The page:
Yet, European and US banks have been busy courting Middle East SWFs to bail them out. For instance, the Kuwait Investment Authority (KIA) contributed $5 billion to a capital-raising package for Citigroup and Merrill Lynch in January, and the Abu Dhabi Investment Authority (ADIA), which is the worldÆs biggest SWF with assets of about $800 billion, pumped $7.5 billion into Citigroup last November. In difficult times, politicians have encouraged these moves.

Of course, for the SWFs, the purchases have been a great opportunity to build holdings in a banking industry viewed as having strong long-term growth potential, at a time when shares are relatively cheap and political concerns quite muted.

New kids on the block
In February the QIA said that it had $15 billion to spend on overseas financial institutions over the next two years. The ú30 billion fund itself is expected to double in size by 2010. But, the QIA is only one of several with huge financial clout.

Some of these funds have been around for a while. Kuwait first set up a fund to invest surplus oil revenues in 1953, while ADIA was established two decades later, but both have normally been conservative, hands-off investors. The difference has been the arrival of the new kids on the block, with a more aggressive, ambitious agenda fuelled by massive spending powers. In addition to QIA, a range of Dubai government-linked vehicles such as Istithmar and Dubai International Capital (DIC), as well as Abu DhabiÆs Mubadala Development Company are keen to buy strategic stakes in companies or even full control.

In May, Saudi Arabia announced that it too would set up an SWF, reflecting healthier finances due to the rise in oil prices over the past five years and perhaps less anxiety about encountering international criticism. The government is also keen to modernise and expand its financial services sector.

It will start relatively small. Mansour al-Maiman, the secretary-general of the Public Investment Fund (PIF), an arm of the Saudi finance ministry, told the Financial Times that the new fund is expected to have authorised capital of SR20 billion ($5.3 billion) at its launch, and will aim to build up a diversified portfolio of investments in order to maximise long-term rates of return. He said that although the PIF will own the investment vehicle, the SWF will have its own independent management team. Interestingly, he suggested that it will behave in a similar way to NorwayÆs $350 billion General Pension Fund, recognised as the most transparent SWF, which would signal a significant shift away from the regionÆs usually opaque dealings.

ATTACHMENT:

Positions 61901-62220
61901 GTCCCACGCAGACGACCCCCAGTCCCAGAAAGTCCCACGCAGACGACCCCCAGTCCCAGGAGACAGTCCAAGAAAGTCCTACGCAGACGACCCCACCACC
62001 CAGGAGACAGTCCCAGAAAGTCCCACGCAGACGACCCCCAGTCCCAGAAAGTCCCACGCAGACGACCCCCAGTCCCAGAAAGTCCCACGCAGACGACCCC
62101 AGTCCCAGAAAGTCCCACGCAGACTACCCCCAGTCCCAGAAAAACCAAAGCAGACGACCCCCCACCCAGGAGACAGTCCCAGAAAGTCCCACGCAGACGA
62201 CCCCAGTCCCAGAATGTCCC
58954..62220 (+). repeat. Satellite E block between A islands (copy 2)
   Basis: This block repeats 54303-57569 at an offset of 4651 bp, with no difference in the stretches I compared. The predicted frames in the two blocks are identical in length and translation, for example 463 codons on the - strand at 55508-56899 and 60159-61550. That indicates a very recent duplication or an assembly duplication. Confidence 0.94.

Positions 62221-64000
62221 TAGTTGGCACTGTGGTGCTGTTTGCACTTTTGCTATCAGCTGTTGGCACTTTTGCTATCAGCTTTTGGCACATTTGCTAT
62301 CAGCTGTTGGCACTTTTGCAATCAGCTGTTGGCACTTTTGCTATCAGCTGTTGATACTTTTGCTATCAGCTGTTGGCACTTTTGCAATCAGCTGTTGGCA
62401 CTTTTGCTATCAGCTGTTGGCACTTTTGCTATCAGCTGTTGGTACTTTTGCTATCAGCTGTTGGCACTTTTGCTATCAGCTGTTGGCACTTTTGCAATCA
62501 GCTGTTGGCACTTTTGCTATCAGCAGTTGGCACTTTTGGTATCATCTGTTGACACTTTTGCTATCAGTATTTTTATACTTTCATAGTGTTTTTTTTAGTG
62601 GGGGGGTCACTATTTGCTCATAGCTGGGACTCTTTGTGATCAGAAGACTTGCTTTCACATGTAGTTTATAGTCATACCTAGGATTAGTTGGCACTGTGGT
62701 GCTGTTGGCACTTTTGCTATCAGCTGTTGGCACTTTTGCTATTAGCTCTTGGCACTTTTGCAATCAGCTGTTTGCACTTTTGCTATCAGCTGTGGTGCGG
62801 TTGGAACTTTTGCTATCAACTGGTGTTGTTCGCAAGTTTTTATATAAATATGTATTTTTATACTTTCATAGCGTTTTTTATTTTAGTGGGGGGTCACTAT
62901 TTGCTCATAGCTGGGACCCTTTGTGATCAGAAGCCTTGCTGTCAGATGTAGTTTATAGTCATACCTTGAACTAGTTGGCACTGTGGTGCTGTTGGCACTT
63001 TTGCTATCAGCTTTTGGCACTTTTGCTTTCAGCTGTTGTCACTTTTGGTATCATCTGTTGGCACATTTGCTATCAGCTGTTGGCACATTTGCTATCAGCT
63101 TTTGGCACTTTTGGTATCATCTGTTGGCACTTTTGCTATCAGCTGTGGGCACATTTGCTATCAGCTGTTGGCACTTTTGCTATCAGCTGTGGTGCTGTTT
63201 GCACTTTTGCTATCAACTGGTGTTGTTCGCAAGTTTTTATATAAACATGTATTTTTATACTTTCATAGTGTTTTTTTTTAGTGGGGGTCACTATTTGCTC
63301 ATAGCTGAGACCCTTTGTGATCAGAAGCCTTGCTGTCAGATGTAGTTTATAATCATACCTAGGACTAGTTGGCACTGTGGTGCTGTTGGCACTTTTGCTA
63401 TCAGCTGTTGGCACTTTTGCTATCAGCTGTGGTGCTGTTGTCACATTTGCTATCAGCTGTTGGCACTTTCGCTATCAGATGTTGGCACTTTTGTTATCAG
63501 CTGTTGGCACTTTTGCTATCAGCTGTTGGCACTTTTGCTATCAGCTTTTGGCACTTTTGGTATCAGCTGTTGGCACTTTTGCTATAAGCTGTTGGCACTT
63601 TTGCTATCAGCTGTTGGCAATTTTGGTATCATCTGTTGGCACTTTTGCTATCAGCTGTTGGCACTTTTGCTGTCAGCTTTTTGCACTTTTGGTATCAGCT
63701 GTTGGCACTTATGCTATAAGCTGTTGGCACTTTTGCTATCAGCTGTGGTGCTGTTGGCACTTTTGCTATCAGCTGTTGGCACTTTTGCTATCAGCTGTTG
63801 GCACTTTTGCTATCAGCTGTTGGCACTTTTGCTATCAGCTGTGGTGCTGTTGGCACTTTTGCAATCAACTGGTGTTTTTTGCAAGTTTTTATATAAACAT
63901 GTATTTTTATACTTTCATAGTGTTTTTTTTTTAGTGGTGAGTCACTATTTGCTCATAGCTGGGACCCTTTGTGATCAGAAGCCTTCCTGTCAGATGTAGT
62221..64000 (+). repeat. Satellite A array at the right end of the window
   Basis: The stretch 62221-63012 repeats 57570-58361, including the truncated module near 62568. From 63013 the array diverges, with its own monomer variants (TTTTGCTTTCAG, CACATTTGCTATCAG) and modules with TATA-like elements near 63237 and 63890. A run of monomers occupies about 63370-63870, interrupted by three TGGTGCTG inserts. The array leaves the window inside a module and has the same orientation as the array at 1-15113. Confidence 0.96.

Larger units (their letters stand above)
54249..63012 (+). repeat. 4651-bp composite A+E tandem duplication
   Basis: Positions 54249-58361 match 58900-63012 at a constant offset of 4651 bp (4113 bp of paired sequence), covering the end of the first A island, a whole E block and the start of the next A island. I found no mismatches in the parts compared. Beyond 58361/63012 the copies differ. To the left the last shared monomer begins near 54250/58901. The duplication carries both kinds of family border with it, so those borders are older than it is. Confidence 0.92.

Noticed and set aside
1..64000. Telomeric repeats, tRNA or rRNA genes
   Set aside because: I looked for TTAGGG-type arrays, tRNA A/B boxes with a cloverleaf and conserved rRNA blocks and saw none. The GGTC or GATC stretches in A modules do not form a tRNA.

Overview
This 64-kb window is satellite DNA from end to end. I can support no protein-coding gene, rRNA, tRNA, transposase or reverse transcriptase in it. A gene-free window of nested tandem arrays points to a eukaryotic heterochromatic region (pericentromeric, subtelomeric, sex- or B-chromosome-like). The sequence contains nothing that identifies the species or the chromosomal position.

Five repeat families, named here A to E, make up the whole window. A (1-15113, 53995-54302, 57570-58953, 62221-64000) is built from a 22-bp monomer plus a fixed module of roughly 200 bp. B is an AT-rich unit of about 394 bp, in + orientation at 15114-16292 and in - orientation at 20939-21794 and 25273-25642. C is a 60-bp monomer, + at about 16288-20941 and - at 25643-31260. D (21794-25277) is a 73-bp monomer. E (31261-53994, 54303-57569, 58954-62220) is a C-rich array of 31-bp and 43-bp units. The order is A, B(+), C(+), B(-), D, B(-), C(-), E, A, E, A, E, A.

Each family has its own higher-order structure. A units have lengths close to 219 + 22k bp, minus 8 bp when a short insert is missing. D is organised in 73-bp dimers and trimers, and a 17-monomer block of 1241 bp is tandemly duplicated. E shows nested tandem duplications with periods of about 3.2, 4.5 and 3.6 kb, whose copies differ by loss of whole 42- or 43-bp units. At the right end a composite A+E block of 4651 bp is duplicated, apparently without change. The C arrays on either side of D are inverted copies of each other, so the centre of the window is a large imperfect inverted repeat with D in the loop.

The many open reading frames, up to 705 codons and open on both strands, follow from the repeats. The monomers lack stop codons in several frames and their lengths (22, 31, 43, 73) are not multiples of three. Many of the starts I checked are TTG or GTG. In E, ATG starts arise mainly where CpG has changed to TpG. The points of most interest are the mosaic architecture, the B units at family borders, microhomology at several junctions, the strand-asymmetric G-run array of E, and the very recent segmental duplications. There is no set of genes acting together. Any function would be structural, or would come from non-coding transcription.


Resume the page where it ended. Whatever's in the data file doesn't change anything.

Observers reckon, however, that the Saudi fund is more likely to function like the Government of Singapore Investment Corporation (GIC), which provides little detail about its operations beyond indicating the total value of its portfolio and the countries where it operates.

While nervous Western governments express at best ambivalence, at worst hostility to this shift in financial power relations, Gulf SWFs have also been looking east, especially toward the booming economies of Asia. Late last year, the QIA announced that it planned to raise its Asian allocation to 40% of the fundÆs investments, and in mid-February, DIC said it plans to invest $5 billion into China, India and Japan over the next three years, while the KIA has also hinted that it will increase its Asian investments. As Istithmar pointed out at the beginning of the year, Asian countries are generally more welcoming to SWFs.

This story first appeared in a Middle East Report that was published together with the July issue of FinanceAsia magazine.